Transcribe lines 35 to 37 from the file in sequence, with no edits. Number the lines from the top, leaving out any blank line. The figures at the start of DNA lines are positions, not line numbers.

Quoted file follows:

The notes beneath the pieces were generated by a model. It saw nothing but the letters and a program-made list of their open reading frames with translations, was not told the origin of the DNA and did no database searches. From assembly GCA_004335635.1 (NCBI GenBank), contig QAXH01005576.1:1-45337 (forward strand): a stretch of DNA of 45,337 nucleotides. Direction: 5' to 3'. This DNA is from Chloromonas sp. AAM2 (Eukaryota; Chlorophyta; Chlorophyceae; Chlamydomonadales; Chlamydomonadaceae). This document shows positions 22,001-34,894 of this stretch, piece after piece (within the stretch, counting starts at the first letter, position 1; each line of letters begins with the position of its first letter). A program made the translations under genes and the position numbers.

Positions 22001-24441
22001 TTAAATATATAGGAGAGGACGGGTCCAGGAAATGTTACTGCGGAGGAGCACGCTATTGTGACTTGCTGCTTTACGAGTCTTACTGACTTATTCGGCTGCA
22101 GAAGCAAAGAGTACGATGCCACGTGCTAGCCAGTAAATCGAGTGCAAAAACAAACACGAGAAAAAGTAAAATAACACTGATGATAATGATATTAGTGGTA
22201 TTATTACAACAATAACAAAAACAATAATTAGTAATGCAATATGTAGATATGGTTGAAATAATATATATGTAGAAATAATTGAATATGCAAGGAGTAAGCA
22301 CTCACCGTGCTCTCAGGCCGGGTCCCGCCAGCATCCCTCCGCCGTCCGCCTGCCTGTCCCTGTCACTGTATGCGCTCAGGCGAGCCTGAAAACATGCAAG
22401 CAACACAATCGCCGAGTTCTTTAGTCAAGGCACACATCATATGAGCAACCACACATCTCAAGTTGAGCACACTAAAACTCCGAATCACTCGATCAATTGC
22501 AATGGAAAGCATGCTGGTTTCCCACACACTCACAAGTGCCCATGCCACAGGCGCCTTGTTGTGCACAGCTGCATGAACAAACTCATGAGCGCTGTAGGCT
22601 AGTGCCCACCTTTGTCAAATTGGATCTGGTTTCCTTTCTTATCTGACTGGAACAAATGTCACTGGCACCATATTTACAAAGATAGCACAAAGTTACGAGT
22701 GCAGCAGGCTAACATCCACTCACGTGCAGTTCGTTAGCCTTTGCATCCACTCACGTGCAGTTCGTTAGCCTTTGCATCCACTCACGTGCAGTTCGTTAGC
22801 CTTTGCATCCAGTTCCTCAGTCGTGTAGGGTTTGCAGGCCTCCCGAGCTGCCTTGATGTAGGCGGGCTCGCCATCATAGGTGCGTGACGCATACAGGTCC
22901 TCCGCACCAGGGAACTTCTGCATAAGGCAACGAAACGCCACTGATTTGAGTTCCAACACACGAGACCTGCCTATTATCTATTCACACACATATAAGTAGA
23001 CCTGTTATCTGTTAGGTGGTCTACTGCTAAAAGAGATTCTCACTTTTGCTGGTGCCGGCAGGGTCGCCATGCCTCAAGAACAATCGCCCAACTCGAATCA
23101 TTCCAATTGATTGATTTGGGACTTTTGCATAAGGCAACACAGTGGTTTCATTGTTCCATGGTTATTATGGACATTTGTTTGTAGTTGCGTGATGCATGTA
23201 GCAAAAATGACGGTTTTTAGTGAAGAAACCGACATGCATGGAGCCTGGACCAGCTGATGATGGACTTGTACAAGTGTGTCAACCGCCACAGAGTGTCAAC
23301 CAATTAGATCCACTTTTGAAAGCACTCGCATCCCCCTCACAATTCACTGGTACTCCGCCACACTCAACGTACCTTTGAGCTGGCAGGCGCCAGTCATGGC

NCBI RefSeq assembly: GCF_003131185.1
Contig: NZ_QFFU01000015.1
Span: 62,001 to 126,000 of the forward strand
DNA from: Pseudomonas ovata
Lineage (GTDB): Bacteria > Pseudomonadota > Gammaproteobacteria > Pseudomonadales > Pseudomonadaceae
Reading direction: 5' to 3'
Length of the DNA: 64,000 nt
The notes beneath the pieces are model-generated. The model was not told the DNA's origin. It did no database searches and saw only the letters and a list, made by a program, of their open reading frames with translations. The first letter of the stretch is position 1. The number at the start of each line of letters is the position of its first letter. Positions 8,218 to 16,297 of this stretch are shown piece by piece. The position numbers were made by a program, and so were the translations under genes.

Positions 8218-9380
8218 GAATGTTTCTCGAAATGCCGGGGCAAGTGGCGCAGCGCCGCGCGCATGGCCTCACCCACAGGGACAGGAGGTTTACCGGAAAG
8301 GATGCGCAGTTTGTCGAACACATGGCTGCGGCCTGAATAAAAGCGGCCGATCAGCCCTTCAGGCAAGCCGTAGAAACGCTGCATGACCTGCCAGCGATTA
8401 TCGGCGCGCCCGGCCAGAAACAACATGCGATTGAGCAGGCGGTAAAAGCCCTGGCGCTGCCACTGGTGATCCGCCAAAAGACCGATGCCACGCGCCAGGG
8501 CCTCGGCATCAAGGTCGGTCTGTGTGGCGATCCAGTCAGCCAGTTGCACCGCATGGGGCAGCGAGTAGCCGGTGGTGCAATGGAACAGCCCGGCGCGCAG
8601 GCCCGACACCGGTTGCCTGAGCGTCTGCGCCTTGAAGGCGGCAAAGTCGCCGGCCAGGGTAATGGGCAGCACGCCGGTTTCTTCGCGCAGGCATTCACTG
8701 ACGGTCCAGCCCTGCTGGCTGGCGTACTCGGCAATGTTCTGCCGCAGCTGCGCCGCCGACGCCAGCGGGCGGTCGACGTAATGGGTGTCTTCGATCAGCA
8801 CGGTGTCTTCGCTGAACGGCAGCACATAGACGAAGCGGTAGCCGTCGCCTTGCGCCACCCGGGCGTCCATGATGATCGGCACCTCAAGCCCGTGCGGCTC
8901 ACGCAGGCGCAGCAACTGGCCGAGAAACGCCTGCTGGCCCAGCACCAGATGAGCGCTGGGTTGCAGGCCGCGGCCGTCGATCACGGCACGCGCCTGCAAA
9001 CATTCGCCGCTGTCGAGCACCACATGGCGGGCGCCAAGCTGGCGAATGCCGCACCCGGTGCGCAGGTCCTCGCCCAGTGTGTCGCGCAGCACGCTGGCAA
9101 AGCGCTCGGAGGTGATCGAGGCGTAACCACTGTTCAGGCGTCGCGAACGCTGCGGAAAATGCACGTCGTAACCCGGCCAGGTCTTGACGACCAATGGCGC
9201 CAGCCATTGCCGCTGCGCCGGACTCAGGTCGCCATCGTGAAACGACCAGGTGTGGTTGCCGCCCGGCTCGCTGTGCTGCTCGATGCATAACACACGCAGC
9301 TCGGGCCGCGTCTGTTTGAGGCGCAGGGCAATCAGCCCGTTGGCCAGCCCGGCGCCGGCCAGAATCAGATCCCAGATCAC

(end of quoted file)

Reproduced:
9101 AGCGCTCGGAGGTGATCGAGGCGTAACCACTGTTCAGGCGTCGCGAACGCTGCGGAAAATGCACGTCGTAACCCGGCCAGGTCTTGACGACCAATGGCGC
9201 CAGCCATTGCCGCTGCGCCGGACTCAGGTCGCCATCGTGAAACGACCAGGTGTGGTTGCCGCCCGGCTCGCTGTGCTGCTCGATGCATAACACACGCAGC
9301 TCGGGCCGCGTCTGTTTGAGGCGCAGGGCAATCAGCCCGTTGGCCAGCCCGGCGCCGGCCAGAATCAGATCCCAGATCAC